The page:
Opting for frozen, canned, or dried fruits and vegetables is a great way to save money while still getting vitamins, minerals, fiber, and antioxidants in your diet. Look for options with fewer added sugars and salt.

Consider swapping a more expensive vegetable or fruit for something cheaper. Turn cabbage into a slaw, instead of a mixed green salad for storage. Use onions instead of shallots in a soup recipe, or try frozen berries instead of fresh in a smoothie.

Also, make sure you actually eat what you buy. That’s another reason why frozen and canned products are great staples, but use your delicate products first so you don’t end up wasting money.

You can also try freezing produce or adding something that is about to spoil to soups, fried rice, or eggs.

Some of us are already adept at using coupons and browsing the weekly sales flyers. But if you’re not doing that right now, it’s not too late to get started. Most supermarkets offer discounts throughout the store. Combine those with coupons and you can save quite a bit.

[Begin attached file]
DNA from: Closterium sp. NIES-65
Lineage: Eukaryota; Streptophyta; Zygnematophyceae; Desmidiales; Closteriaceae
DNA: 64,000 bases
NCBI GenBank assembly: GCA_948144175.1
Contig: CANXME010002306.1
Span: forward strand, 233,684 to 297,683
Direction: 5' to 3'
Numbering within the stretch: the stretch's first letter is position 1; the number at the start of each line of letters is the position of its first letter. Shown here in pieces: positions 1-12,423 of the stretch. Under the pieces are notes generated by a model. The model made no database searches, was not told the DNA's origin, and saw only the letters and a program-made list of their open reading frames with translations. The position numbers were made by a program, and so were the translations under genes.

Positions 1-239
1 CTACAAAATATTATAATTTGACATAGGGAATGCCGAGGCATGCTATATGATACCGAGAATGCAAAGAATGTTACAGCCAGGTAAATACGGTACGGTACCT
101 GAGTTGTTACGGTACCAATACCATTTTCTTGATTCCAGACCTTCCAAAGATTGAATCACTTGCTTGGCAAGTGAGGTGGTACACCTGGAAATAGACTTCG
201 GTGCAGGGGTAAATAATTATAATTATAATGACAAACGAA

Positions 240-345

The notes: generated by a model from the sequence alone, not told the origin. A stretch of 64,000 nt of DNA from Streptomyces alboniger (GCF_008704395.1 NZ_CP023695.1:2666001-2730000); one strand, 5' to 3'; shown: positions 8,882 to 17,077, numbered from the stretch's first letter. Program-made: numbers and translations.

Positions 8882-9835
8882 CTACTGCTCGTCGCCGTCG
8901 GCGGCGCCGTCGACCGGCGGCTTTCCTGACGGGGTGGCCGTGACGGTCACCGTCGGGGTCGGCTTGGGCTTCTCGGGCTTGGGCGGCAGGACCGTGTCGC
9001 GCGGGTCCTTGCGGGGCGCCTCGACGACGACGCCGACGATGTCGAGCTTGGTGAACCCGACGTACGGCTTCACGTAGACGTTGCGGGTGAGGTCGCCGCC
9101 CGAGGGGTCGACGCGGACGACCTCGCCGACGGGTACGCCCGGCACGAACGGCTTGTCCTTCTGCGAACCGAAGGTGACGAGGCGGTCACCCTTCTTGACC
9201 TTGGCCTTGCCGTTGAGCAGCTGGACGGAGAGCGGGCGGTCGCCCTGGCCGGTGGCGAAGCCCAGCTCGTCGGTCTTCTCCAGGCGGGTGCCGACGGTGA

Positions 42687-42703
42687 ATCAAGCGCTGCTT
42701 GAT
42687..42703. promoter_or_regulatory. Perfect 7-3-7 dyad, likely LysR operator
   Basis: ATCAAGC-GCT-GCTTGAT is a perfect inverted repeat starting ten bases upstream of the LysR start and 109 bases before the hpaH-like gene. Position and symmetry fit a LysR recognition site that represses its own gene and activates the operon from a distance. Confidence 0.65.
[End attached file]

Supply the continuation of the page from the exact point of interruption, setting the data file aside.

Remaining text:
If you’re shopping online — with a grocery delivery or pick-up service — try adding virtual coupons to your order or filtering products by what’s on offer. If there’s a grocery store you go to often, make sure you’re signed up for their reward points.

My favorite strategy is to look at what’s on offer first and then add some of those foods to my meal plan for the week. This way I don’t add a lot of extra food just because they are on sale. I also check for coupons for food I usually buy.

If you don’t know what a unit price is, you should. It is located on the shelf next to the price for the item and allows you to better compare sizes and different brands.